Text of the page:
So far in this starter app, we've use one of the two kinds of components in Angular material which are declarative components. We declare them in our template, and then, we're able to use them. That's what we've used so far to build our app. But there's a second kind, which are programmatic components. You interact with these components through a programmatic API.

This bottom sheet is one of those programmatic components. The way you interact with the bottom sheet is you inject it into your controller. You can see in our user controller we're injecting it. Then down in our share method, which we call on click, let's go ahead and interact with the md bottom sheet.

Let's say "md bottom sheet.show." That is going to show the bottom sheet, but we need to give it a few pieces of config. The first one is the controller. We're just going to give it this in-line controller we have down here. Then, we don't want to refer to controller by that long name in the template, so we'll say controller as vm.

Now on the template, we can just call vm. We need to define the template, we'll say template URL is equal to bottom sheet.HTML which currently just has the word help in it.

Then, the last thing is we need to give it a parent, which is where we want it to attach the bottom sheet to. We'll do an Angular element selector which returns Angular element. Then, we'll say document.query selector.

The section we want to append it to is to the content area, which is this left area over here. When we click this, we should see the bottom sheet pop up over here.

Notice it has a black overlay that only covers the content area. We could change this to body, and then when we click the button, it will actually put the bottom sheet on the whole body with this overlay covering the whole body. If that's what you want to do, that's how you can use it. But we want it to just be over the content section, so we'll just use content there.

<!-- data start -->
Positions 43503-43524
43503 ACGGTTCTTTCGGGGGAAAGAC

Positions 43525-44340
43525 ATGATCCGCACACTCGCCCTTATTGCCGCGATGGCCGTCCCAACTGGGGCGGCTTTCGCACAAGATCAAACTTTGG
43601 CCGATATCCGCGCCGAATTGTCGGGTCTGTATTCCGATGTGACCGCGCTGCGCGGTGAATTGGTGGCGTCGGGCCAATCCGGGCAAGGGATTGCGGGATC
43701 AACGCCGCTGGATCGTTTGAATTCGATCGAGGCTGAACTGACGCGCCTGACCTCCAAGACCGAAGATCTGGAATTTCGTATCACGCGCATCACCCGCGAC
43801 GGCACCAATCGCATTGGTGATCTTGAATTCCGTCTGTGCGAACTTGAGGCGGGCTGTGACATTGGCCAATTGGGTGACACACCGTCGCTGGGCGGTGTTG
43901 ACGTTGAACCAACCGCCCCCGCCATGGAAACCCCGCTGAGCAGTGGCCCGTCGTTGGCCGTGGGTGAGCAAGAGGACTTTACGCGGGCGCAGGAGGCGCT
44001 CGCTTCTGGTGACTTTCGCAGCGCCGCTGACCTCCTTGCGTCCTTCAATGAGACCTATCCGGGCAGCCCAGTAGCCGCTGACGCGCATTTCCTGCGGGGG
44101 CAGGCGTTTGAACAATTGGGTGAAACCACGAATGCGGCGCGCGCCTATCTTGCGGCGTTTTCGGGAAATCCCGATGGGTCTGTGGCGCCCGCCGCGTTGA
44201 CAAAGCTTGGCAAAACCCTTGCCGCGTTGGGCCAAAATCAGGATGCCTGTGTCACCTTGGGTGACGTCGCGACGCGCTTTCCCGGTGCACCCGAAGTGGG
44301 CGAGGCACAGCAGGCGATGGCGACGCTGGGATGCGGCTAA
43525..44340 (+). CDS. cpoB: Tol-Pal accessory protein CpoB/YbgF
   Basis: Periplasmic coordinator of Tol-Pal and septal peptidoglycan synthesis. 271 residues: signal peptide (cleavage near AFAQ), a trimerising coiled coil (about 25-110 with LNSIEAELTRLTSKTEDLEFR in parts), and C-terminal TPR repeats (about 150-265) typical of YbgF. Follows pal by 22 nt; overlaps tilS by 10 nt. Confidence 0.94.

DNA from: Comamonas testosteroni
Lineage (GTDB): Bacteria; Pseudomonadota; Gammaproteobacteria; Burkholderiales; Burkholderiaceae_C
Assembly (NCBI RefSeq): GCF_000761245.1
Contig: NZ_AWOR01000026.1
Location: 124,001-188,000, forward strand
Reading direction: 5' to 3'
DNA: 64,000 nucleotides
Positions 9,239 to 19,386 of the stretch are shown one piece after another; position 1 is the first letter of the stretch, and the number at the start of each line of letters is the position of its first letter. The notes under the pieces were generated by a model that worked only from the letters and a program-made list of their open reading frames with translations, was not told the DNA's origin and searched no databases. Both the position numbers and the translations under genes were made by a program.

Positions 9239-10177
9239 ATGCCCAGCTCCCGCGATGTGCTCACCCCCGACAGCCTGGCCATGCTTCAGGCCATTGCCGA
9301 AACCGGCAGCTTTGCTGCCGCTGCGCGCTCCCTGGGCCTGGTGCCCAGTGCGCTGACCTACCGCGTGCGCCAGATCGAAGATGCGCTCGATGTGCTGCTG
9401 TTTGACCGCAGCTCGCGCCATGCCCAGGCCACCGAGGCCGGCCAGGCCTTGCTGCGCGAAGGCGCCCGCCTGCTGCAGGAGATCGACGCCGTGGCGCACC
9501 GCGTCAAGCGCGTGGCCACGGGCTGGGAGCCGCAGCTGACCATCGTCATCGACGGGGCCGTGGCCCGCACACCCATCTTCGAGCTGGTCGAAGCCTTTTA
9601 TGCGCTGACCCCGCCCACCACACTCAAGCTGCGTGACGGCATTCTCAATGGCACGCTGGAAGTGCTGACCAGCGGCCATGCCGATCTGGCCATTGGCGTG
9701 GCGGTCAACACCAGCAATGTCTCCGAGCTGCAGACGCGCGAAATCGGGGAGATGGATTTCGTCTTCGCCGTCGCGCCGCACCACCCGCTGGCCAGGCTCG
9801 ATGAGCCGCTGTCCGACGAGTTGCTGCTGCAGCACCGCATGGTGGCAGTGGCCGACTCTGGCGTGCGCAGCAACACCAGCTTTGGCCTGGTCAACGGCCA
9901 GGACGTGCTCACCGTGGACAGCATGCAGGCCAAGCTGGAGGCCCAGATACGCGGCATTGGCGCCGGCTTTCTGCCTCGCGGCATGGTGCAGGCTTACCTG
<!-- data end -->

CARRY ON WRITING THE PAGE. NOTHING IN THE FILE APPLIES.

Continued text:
Now that we've wired up the bottom section, let's go ahead and add the layout to this bottom sheet. Notice in our controller, we've got a user which we'll use to put their name on, just like our mock has, and then, we'll layout these four buttons.

Notice in our controller we have four items, each one with a name and with an icon URL. Let's go ahead and set this out in our bottom sheet template. Get rid of this hello.

We'll say "md sub-header." In the sub-header, we'll say contact. We'll do span.name. We're going to template in there vm user name. Check that out, make sure it's working. Perfect, just like we wanted.

Now, let's go ahead and make a list with each of those four buttons from the design. We'll say md list. In the list, you put an item. We're going to ng repeat over these four items in our controller. We'll say ng repeat equals item in vm.items. Perfect.

If you remember, each of those pieces is a button. Let's go ahead and add a button. We'll say "md button." On the button, we'll go ahead, and inside of it, we'll put an icon. On the icon, we're going to say md icon source equal to item.iconURL, which came from our controller. We've got the icons loading.

Let's go ahead and add the name of each button. We'll say "item.name." We open our bottom sheet now. Now, it's looking good. This is actually exactly what we wanted.

The last thing we need to do is we need to have something happen when we click on it. Let's add a click listener for each of these buttons, ng click is equal to vm.perform action. Our action that we're going to have it perform, if you look over at the controller, our user sheet controller, perform action is just going to hide the bottom sheet.

When we open this and we click one of these buttons, the bottom sheet hides. Our starter app now has a bottom sheet allowing us to contact each of the users.

HEY, QUICK QUESTION!
Joel's Head
Why are we asking?